Kids and snow, lots and lots of snow -- it's one of those combinations rich with cinematic possibility. 2000's "Snow Day," for instance, had great fun with that revered event of childhood, the day when Mother Nature closes school.
It's a rich concept, but not foolproof, as "Unaccompanied Minors" aptly demonstrates.
"UM" looks at what happens to all those minors traveling unaccompanied by adults, in this case when a blizzard closes Hoover International Airport (supposedly Chicago's main airport, yet somehow located on a ski slope). Turns out the UMs are rounded up and put in a cavernous concrete room in the bowels of the airport, an airport whose director of passenger services is played by the crotchety, cantankerous Lewis Black. Black's character is made even more irritable by the fact his own flight, to Hawaii, is the first canceled.
Most of the couple hundred or so corralled kids seem content to throw candy at their lone baby sitter, a beleagured passenger-services minion played by Wilmer Valderrama ("That '70s Show"). That's OK with all but five of the kids, who plot their individual escapes but come together in a getaway courtesy cart. Momentarily, "Unaccompanied Minors" morphs into "The Breakfast Club," as these five disparate souls -- the rich girl, the nerd, the tough girl, the fat kid and the ... regular kid -- are thrown together. (If "Breakfast Club" didn't work for you, this won't, either. If "Breakfast Club" did work -- well, you're still out of luck.)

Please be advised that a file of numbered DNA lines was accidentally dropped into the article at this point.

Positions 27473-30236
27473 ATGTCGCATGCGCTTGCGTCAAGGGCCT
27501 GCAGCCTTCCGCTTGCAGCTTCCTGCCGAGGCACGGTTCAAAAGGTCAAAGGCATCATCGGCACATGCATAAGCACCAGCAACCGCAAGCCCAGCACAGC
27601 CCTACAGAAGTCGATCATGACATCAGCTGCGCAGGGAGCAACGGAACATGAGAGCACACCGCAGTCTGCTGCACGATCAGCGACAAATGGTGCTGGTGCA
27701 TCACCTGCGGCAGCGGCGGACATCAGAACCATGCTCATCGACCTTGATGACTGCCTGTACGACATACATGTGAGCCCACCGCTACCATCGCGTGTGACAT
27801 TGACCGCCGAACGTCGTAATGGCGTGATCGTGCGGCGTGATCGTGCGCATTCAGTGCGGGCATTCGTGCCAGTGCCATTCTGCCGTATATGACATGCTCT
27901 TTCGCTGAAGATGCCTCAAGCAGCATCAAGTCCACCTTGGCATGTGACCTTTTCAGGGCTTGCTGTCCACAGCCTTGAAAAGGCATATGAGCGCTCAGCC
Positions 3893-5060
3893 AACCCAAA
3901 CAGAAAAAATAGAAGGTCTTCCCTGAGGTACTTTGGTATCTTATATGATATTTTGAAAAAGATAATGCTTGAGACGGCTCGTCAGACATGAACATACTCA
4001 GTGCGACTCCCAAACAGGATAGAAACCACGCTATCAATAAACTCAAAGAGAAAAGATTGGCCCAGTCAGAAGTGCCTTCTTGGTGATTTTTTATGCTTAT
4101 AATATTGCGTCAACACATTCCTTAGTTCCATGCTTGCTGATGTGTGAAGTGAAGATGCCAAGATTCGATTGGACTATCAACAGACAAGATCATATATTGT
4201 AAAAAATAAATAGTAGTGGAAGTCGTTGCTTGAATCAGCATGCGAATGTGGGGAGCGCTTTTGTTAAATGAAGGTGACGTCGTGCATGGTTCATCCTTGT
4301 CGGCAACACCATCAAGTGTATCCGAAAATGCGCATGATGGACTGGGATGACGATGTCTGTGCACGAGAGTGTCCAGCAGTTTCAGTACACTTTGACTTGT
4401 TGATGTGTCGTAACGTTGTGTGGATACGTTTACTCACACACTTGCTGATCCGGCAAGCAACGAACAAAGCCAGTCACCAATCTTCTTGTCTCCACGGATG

It's one contrived scenario after another as Black and his bumbling security staff (Blackwater they ain't) hunt down the AWOL adolescents. The other kids, meanwhile, have been taken to a ski lodge at the end of Runway A4. In one scene --
Hold it a sec. Let's go back to that ski lodge. That's no exaggeration: In one scene, the kids lead security on an improvised toboggan run from the airport to the lodge. And that's a big part of the problem with "UM." A little suspension of reality is to be expected in a "comedy." But this movie is one head-scratcher, one non sequitur, after another in a sloppy plot that becomes annoying to follow. This is particularly baffling because one of the movie's executive producers is one of today's top storytellers, Ira Glass, the force behind public radio's "This American Life."
In one scene, for instance, the earth-friendly dad of one kid is standing inches from his bio-diesel Mercedes (don't ask). In the next instant, the car explodes into a mushroom cloud and Dad is standing a football field away.
The movie manages to score one star because:
1. Children are involved.
2. It somehow winds up with a decent ending. An ending I didn't see coming and one in which the actors suddenly remember that they're actors. Even Black, who manages to cough up a little humanity.
Still, an OK landing is no reason to endure this bumpy ride. If your kids insist on seeing "Unaccompanied Minors," follow the movie's premise.
Send them unaccompanied.
Reach Joe Miller at 812-8450 or email@example.com.